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Making one's way in the world alone "can be threatening."

Losing mate may be a mortal blow

NORTHWOODS, Mo. - Johnnie McCain misses his wife deeply, to the point he doesn't like to talk about it.

Understandable, given that McCain's marriage lasted 80 years. But his grief in some ways is the same as that experienced by anyone who has lost a partner.

Experts say that the stress from loss of a partner increases the chance of depression, illness and death in the surviving spouse. The sense of loss can be particularly acute during the holidays, and caretakers should be especially watchful.

"The first year is critical," says Tom Meuser, who directs gerontology graduate studies at the University of Missouri St. Louis. A 1969 study published in the British Medical Journal reported a 40 percent excess mortality rate among widowers in the first six months after the death of a spouse. Its title: "Broken Heart."

"Think about it this way," Meuser said. "You suddenly have to think about yourself in a very different way. Suddenly someone is single and has to negotiate his or her world alone. That can be threatening."

Meuser said the difference in mortality rates between men and women is explained by women's being more expressive of their emotions, being more likely to reach out for support and in general having more close friends than men do. Meuser said that men more often remarry in the first year after the death of a spouse, "often in response to that stress of being alone."

McCain, 102, and his wife, Mary Etta, who died Aug. 21 at age 98, had no children. But they had a network of good friends who have helped him. Rose Thompson, who lives down the street from McCain, has been a friend for 54 years. Her sister, Marie Ferguson, who is a goddaughter of McCain; Gabriel Beauvais, a godson; and his son, Daniel, also help out.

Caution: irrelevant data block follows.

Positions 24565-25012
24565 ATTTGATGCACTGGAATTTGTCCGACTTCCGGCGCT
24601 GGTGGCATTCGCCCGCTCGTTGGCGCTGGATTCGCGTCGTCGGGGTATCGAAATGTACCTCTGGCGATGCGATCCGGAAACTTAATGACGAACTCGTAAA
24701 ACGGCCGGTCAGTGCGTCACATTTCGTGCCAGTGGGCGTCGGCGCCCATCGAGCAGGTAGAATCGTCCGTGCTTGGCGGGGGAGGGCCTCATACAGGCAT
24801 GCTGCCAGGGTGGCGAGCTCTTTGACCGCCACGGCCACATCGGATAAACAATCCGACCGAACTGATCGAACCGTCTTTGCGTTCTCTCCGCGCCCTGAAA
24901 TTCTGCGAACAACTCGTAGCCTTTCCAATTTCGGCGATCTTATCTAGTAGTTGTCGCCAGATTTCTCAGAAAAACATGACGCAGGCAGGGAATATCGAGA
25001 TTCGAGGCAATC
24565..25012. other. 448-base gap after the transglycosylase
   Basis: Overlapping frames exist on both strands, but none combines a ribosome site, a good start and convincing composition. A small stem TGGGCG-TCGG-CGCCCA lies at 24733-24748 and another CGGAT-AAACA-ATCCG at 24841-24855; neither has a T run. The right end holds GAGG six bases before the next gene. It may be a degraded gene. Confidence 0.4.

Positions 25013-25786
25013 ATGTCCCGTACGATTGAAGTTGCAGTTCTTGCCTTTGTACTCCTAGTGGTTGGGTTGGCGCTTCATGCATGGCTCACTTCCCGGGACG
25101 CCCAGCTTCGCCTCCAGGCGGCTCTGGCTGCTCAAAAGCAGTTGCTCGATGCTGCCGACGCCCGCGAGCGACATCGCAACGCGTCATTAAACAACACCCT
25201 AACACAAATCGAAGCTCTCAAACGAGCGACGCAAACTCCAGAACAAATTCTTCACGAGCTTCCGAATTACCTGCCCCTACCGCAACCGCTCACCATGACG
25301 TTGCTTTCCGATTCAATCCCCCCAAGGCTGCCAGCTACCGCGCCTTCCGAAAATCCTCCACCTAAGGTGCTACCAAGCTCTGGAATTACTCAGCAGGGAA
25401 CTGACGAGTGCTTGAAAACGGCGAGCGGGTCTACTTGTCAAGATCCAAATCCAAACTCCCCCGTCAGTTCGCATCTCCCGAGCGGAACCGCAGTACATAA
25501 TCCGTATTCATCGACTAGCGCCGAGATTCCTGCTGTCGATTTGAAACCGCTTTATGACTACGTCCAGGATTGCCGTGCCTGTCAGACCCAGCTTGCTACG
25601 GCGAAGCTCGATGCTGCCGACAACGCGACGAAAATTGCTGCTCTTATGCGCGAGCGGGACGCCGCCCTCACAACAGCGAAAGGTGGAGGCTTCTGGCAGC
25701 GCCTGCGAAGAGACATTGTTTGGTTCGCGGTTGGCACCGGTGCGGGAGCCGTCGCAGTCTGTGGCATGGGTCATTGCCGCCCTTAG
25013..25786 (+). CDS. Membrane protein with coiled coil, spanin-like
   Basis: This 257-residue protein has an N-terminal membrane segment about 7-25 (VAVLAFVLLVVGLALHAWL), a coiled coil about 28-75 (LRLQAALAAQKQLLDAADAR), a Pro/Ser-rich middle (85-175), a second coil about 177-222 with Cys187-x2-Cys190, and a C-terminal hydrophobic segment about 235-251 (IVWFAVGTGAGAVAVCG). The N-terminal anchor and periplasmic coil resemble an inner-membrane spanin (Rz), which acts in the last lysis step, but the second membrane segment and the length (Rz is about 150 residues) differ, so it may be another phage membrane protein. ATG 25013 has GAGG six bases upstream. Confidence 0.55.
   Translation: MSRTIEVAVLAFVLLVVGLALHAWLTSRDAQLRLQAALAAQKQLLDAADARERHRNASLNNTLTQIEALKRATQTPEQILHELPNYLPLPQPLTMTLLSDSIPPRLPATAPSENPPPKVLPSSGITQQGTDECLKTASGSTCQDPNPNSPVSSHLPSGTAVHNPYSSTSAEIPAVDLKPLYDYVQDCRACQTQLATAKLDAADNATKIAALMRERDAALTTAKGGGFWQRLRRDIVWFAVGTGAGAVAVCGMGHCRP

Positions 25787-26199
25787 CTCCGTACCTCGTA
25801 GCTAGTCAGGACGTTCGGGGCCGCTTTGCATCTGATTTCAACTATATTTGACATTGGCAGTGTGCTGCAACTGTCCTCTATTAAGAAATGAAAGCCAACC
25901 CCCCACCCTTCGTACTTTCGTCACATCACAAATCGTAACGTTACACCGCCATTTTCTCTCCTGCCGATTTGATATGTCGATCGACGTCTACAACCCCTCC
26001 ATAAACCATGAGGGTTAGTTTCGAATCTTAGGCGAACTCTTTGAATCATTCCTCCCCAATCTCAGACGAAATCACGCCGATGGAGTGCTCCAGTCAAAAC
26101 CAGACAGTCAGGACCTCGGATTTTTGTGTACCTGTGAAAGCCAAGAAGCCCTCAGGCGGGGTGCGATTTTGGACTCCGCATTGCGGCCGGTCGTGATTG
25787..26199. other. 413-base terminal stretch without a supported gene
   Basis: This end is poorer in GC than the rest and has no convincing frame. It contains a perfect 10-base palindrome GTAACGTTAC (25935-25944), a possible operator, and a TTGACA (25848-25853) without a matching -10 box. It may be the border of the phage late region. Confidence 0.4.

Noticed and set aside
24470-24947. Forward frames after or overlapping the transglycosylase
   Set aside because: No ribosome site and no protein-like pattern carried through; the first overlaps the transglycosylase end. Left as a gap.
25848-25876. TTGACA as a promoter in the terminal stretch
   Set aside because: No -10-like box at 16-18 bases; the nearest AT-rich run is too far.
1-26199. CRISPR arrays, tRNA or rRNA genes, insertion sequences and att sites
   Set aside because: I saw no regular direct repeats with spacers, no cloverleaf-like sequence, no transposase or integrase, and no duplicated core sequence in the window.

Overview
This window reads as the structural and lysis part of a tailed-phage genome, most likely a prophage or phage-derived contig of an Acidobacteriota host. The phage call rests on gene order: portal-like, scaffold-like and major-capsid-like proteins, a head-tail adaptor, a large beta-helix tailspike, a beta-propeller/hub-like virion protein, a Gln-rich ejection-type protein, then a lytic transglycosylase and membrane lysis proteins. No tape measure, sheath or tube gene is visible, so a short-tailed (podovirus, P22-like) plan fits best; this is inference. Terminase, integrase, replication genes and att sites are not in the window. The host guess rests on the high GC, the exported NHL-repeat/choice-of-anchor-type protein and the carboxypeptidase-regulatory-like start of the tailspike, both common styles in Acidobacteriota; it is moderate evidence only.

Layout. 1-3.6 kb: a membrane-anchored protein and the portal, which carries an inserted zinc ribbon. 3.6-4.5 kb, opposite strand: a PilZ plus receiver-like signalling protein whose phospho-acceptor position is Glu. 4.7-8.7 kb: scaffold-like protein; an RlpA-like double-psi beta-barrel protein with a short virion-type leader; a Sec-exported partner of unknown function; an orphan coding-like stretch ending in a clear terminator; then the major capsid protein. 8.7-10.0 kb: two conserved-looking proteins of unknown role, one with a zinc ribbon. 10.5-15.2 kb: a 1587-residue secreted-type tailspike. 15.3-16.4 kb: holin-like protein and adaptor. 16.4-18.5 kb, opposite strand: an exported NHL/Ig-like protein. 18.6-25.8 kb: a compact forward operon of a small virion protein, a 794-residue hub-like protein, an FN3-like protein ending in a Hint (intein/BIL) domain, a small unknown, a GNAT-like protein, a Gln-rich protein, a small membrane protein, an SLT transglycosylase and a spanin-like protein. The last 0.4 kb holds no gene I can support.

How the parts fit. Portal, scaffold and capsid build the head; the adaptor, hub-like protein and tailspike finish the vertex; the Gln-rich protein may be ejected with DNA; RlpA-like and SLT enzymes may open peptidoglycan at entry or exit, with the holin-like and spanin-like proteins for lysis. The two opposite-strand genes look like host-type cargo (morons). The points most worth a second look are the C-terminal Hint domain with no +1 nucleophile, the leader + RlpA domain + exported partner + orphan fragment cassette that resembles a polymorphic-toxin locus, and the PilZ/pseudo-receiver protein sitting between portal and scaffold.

They remember how McCain used to hold his wife's arm and carry her purse whenever they left their home. That was before he quit driving and before she became ill and had to be hospitalized.

McCain, in a recent interview at his kitchen table, said his faith has helped him cope.

"I miss her daily," he said softly. "I think about Jesus. I try to keep dedicated through prayer so I can have peace.

"I'm trying to strive to be good so that I'll be ready for the rapture with the saints," he said as his eyes glistened. Meuser, who has not met McCain, said it's common for people in McCain's situation to get their affairs in order.

Meuser said many elderly are helped by a "life review." Meuser, who teaches a course on the subject at the University of Missouri at St. Louis, said the review asks such questions as, "How do I feel about the life I have lived? Have I done the best I can? Will I leave with a meaningful legacy? Do I have unfinished business?" Even if some of the answers to those questions tend toward the negative, the outcome of a review can be positive.

Meuser said that many of those who are despairing are able to come to terms with their faults, and forgive themselves. "Some people die in despair because someone never asked them their story - in effect, to review their lives," he said.

Meuser said someone of McCain's age falls into a completely different category of aging than most people.

"Someone who is in their mid-70s today can expect to live maybe another 10 to 15 years," Meuser said.

McCain has outlived any reasonable life expectancy. "We could consider him an outlier from that perspective and a very successful one," Meuser said.

McCain's eyesight is strong, he walks without assistance and appears in excellent health.

He is amazed he has lived this long. "God still spared me to be here," he said softly. "Sometimes I wonder myself because I've had others try to kill me but God spared me." That's a reference to an incident decades ago when a man chased McCain through the streets and fired three shots at him. One bullet shot right past his head, he said.

McCain recalled another close shave, but, laughing, said, "It isn't necessary to tell it."